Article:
A few years ago, I was driving on I-15 home to Provo, Utah from visiting my parents in Ogden. It was around 8:00 p.m. on a Saturday night. The autumn sun had just dipped behind the western mountains, and that fresh, crisp feel of fall was in the air. I was in a hurry because there was a BYU football game that night and I knew that if I did not time it right, the game would end, and I would be trapped in a deluge of cars, scrambling to get out of Provo in every direction.
As I bustled down the highway, to the right, I saw the sign announcing the University Parkway exit. As my mind processed this information, I realized I was still in the far-left lane of the freeway. I needed to cross four lanes of traffic to be able to exit. I nervously began to blinker, trying to squeeze my way between the cars to get to the exit lane. As I got to the final two lanes, I could see, barely ahead of me, the exit peeling off to the right. I had only seconds! I quickly blinkered and swerved through the two lanes into the exit lane. As my car slowed on the off ramp, I congratulated myself for my quick maneuvering.
My celebrations were premature, however, because as I glanced in my rear-view mirror, I saw the sudden flash a highway patrolman. I sighed deeply and pulled to the shoulder of the ramp just as the siren began to screech behind me. I certainly wasn’t speeding (I had received too many tickets to want to speed again). My quick lane changes might have gotten me in trouble.
Because of the narrow shoulder, the officer came to the right side of my vehicle. I squinted over at him with the bright sun beaming behind him, slowly dipping behind the mountains.
“Do you know why I pulled you over?” The officer grunted.
“I don’t think so,” I said, slowly shaking my head.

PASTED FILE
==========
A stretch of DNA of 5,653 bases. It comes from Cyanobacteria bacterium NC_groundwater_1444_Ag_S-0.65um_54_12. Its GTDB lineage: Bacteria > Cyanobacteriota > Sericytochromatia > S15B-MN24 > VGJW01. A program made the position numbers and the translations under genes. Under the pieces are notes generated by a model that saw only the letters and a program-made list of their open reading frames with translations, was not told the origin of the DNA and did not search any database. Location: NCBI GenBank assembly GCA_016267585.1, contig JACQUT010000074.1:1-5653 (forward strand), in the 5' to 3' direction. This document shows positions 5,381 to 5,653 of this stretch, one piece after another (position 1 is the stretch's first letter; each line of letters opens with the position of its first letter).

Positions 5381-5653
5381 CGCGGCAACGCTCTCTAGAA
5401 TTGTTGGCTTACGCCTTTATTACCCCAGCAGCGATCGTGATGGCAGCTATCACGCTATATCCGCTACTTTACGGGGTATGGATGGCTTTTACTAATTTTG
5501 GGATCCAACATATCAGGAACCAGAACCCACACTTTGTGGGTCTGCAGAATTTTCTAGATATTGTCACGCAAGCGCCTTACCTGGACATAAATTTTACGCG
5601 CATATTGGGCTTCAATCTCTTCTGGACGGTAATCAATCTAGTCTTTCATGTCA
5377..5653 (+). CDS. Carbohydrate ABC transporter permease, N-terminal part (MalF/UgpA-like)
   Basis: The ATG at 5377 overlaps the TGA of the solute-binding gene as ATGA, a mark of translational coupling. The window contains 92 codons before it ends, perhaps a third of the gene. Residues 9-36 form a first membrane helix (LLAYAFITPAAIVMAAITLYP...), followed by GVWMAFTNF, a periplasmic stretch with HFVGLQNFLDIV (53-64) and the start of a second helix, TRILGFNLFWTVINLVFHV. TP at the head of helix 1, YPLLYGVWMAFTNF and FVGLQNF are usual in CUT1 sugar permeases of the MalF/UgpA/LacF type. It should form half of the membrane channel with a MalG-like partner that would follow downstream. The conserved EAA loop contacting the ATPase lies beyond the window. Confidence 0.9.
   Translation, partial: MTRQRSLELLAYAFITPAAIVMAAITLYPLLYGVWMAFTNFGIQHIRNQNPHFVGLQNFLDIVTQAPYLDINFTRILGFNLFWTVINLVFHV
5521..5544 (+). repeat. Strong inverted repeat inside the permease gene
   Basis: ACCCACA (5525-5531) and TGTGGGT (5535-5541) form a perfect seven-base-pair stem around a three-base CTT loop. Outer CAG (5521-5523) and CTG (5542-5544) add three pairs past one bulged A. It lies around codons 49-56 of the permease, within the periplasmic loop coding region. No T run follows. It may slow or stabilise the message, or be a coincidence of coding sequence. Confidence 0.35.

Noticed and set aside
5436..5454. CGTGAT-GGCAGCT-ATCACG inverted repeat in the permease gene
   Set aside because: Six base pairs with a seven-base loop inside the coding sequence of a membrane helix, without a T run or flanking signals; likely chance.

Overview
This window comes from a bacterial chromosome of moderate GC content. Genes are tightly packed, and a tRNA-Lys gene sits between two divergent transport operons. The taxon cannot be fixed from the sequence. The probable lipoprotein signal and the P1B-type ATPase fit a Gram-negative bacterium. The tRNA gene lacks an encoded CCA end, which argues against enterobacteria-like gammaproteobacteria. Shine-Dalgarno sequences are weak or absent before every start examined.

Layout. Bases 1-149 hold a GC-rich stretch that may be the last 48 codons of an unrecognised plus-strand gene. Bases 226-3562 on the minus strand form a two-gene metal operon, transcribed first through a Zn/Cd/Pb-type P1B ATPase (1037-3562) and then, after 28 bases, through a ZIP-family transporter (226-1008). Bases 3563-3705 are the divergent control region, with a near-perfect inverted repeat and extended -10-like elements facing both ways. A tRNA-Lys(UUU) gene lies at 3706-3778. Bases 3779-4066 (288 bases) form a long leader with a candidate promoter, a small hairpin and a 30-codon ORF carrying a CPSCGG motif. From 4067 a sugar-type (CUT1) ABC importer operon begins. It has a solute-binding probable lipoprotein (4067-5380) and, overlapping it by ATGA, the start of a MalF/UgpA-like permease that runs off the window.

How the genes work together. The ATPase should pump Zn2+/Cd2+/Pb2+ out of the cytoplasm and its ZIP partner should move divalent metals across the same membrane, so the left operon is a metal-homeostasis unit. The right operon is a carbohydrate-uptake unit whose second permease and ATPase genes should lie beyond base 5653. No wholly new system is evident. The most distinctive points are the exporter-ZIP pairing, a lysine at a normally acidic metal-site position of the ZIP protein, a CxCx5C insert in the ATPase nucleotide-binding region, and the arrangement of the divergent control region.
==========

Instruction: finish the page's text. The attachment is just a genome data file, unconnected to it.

“You swiped over the three lanes to exit too quickly.” He said as a matter-of-fact.
“Well, I did blinker,” I said pleadingly.
“Doesn’t matter. You’re supposed to stay in each lane for three seconds to allow other cars to adjust.” He stated. He asked for my license and registration then strode back to his car and came back with a freshly printed ticket. In angered fury, I didn’t say a thing as he handed me the ticket. I just kept glaring forward with an obvious disdain written on my face. Taking the ticket, I rolled up my window slammed the ticket on the seat next to me and drove off.
Why wasn’t he off catching the bad criminals? I mean, I didn’t harm anyone! Annoyed, I drove to my apartment, which took about a half hour longer than usual because I hit all the traffic I was trying to avoid from the football game.
Unfortunately, this was my third ticket in the span of a year and a half. Because of the point system that Utah uses, I had the option to go to driving school to remove some of the points from my record. If I received another ticket and any more points, I would run the risk of having my license suspended. Knowing how I drive and not wanting to leave my fate with capricious cops again, I opted for driving school.
A few weeks later, I slumped down in a chair at Provo City Hall for Driving School. I folded my arms and scowled as other students filed in slowly. The class hadn’t even started yet, and I was already bored. I had a bad attitude about the whole thing, but I didn’t care. I had suffered an injustice, and there was no way I would enjoy this!
The man who taught the class stood up and began to explain the ideas behind defensive driving. He acknowledged that we were probably here because we hadn’t been using the defensive driving techniques. He showed us some instructional videos, very similar to the ones found at Ultimate Defensive Driving. The suggestions he shared were things I learned in my driver’s education course back when I was 16 but hadn’t been properly utilizing in my driving. One of the things they taught us was to anticipate bad moves by other drivers. For instance, asking yourself, “If the there is a sudden fender-bender in front of me, how would I react?” The teacher informed us that anticipating these types of situations can help prevent possible problems on the roadway.
A few months later, I was driving to Salt Lake for work. As I puttered along, I noticed a large painter’s van in front of me with a large ladder on top. Thinking about the things I learned in driving school, I wondered how I would react if that ladder were to detach. Would I swerve into the other lane? Would I hit my brakes? I ran a few hypotheticals in my head settling on getting into the lane next to me. I turned up my music and didn’t think much more of it.